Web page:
Bruins

Riley Nash 'looking good' for likely Game 3 return

Riley Nash 'looking good' for likely Game 3 return

BOSTON – It looks like the Bruins could be getting Riley Nash back for Game 3 at the Air Canada Centre on Monday night as they look to really put a stranglehold on the best-of-seven series against the Toronto Maple Leafs. 

MORE - Haggerty: B's-Leafs series to end much sooner than expected

Nash missed the final five games of the regular season and the first two playoff games after catching a Torey Krug shot in the right ear that took 40-plus stitches to attach the ear that was hanging off, and then needed some additional time to calm down concussion-like symptoms that were also part of the injury. Nash has skated over the last handful of days with the Bruins at practice, and it sounds like he could finally be ready to get into his first playoff action centering Danton Heinen and David Backes on the third line. 

“Riley Nash is looking good, he’ll be a guy that could go into the lineup tomorrow,” said Bruce Cassidy, speaking to the media on a Sunday off/travel day for the Black and Gold. “I think Riley playing that center ice third spot, if he’s healthy then there’s a pretty good chance he’ll be in there. He’s been pretty much a constant for us all year.”

Nash posted career highs of 15 goals and 41 points along with a plus-16 rating this season while providing the Bruins with a higher offensive ceiling when he’s in the middle, as well as strong down-the-middle face-off and two-way play capabilities. Tommy Wingels skated again at Warrior Ice Arena on Sunday morning and could be healthy enough to be available, but it sounded like Nash rather than Wingels would be the guy definitely returning to the lineup. That would then allow Cassidy to return Noel Acciari to his customary spot on the fourth line, and really help the Bruins strengthen both of their bottom-6 lines. 

MORE - Bean: Why B's-Leafs is over. . . and why it isn't

Here are the projected Bruins line combos and D-pairings vs. the Maple Leafs in Game 2 based on Cassidy’s Sunday comments: 

 

Marchand-Bergeron-Pastrnak

DeBrusk-Krejci-Nash

Heinen-Nash-Backes

Schaller-Kuraly-Acciari

 

Chara-McAvoy

Krug-Miller

Grzelcyk-McQuaid

 

Rask

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Bruins trade target Hanifin traded to Calgary

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File photo

Bruins trade target Hanifin traded to Calgary

Former Boston College defenseman Noah Hanifin, a Bruins trade target who they once tried to trade up to get in the 2015 draft, has been traded from the Carolina Hurricanes to the Calgary Flames in a deal that includes former B's defenseman Dougie Hamilton going to Carolina.

The 'Canes sent center Eric Lindholm and Hanifin, both restricted free agents who rejected Carolina's most recent contract offers, to Calgary for Hamilton, winger Micheal Ferland and prospect defenseman Adam Fox, who was a third-round pick in 2016 now playing at Harvard,

The Bruins have a longstanding interest in Hanifin that goes back to their efforts to trade up for him in when he was the fifth overall pick three years ago. The Canes likely sought Bruins left winger Jake DeBrusk in the hefty package they were seeking for Hanifin.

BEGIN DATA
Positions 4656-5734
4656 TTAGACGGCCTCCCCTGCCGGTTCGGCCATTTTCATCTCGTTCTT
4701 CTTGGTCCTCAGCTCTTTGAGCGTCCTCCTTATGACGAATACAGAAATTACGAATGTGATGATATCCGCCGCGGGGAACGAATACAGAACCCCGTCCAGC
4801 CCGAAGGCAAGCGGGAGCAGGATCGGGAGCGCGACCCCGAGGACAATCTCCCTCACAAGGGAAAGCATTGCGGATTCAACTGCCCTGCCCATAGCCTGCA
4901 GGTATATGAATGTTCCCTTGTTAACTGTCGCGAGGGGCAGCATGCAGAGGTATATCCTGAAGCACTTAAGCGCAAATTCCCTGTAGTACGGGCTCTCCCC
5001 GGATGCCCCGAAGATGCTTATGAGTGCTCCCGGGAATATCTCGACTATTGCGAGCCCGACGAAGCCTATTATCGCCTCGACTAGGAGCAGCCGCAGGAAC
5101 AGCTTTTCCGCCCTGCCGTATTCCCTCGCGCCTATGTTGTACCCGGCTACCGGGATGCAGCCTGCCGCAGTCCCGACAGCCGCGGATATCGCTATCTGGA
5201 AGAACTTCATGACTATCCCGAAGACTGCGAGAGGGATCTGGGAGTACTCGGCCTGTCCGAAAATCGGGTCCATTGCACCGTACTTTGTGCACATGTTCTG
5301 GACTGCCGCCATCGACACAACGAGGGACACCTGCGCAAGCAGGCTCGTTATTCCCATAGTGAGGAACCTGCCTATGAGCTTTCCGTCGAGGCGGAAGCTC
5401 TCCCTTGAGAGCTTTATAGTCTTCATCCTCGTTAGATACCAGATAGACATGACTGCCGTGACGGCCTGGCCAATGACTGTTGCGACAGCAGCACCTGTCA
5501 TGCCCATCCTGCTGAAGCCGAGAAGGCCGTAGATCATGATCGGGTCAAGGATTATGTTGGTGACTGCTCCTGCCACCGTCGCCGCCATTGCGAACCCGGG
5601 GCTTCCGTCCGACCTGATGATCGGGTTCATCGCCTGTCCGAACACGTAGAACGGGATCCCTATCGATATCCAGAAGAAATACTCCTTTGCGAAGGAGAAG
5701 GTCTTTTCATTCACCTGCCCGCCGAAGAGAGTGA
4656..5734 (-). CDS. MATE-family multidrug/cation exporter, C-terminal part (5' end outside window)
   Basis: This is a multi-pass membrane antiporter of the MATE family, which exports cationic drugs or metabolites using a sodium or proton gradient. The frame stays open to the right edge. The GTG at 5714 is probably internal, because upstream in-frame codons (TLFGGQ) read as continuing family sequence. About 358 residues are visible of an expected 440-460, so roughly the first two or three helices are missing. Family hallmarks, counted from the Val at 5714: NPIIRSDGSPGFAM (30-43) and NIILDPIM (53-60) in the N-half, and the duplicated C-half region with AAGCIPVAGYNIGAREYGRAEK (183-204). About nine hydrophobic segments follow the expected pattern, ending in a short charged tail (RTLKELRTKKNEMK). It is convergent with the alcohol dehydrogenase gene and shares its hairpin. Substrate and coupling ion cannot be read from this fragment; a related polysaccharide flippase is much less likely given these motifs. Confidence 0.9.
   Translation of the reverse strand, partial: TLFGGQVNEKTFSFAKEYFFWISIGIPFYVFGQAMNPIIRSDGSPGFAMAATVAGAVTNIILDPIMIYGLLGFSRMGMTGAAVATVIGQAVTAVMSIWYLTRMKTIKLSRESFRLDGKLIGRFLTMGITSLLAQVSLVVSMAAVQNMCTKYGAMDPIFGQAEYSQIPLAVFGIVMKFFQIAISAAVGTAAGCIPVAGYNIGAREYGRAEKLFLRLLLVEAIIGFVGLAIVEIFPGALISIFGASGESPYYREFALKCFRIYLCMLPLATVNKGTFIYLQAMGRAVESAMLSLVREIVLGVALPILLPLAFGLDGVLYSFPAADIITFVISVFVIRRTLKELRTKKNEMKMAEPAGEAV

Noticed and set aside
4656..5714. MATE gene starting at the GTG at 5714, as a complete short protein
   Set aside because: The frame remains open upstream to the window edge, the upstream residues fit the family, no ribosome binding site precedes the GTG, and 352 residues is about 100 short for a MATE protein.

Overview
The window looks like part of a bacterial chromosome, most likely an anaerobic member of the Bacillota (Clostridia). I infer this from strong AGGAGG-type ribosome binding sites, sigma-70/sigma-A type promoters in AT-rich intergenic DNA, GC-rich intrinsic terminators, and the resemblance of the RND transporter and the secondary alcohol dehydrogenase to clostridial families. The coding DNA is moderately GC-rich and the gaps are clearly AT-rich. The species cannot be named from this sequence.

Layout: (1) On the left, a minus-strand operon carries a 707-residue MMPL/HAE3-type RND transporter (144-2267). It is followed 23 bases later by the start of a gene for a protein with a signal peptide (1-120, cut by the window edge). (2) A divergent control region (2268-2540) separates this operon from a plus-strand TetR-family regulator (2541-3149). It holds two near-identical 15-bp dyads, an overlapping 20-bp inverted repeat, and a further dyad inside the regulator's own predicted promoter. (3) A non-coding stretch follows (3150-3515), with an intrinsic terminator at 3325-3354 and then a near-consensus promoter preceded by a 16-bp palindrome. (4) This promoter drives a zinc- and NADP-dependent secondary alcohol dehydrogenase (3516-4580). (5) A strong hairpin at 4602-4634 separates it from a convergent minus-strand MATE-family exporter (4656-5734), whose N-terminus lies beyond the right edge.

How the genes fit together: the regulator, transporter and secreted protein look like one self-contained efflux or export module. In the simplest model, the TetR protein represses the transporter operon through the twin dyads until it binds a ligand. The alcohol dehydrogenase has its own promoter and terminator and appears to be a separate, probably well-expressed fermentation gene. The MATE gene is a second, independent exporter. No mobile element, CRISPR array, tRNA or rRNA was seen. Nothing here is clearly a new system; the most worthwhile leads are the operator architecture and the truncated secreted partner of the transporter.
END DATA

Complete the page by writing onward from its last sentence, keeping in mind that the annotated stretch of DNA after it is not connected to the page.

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Bruins choose Swedish D-man, Czech forward with first two picks

Bruins choose Swedish D-man, Czech forward with first two picks

DALLAS – On the second day, the Bruins finally got involved in the NHL draft at the American Airlines Center and made a few picks. The day started in the second round (57th overall) with the B’s selecting young Swedish defenseman Axel Andersson from Djugardens, a 6-foot, 183-pounder from the Swedish junior leagues who's put up pretty good offensive numbers with what’s said to be pretty good skating ability.

"It meant a lot to me and my family," Anderson said. "My mom is in tears right now, and we just hugged each other. It was a big day for me."

In the third round (77th overall), the Bruins took Czech center/left wing Jakub Lauko, who played for Team Czech in the World Junior tournament this past season. Lauko, 18, is 6-foot, 179 pounds and is a speedy, tenacious forward from the assorted scouting reports on him. Lauko was expected to be drafted higher than the third round and certainly didn’t lack for confidence in saying he’s one of the fastest skaters in the draft.

“My speed is my biggest strength. I think I’m one of the fastest players in the draft, so I want to use my speed to help a team like Boston,” said Lauko, who said he only spoke with the Bruins scouts at the NHL combine earlier this month in Buffalo. “[Detroit Red Wings'] Dylan Larkin is the same like me. He’s a really fast guy that likes the breakaways. I think in this way we are the same.”

Lauko compared himself to Larkin and the speed game is certainly one that the Bruins are continually interested in with their prospects.

There was a very funny moment when the Czech-born Lauko was asked what his parents do (for a living), and he misunderstood the question and answered: “I don’t know? Maybe they will drink tonight.”

In the fourth round (119th overall), the Bruins took big center Curtis Hall, a 6-foot-3, 191-pounder who's committed to Yale next season and who scored 13 goals and 31 points in 54 games last season for the USHL Youngstown Phantoms.  

In the sixth round with the 181st pick, the Bruins selected 6-2, 188-pound defenseman Dustyn McFaul out of the Ontario Junior Hockey League. McFaul is considered a strong two-way D-men with good size and skating ability and is committed to play at Clarkson University. 

With their final pick (seventh round, No. 212), the Bruins selected forward Pavel Shen, 18, from Russia. The 6-1, 183-pounder got into 29 KHL games last season with 12 goals and 14 assists, which is impressive considering his age. 

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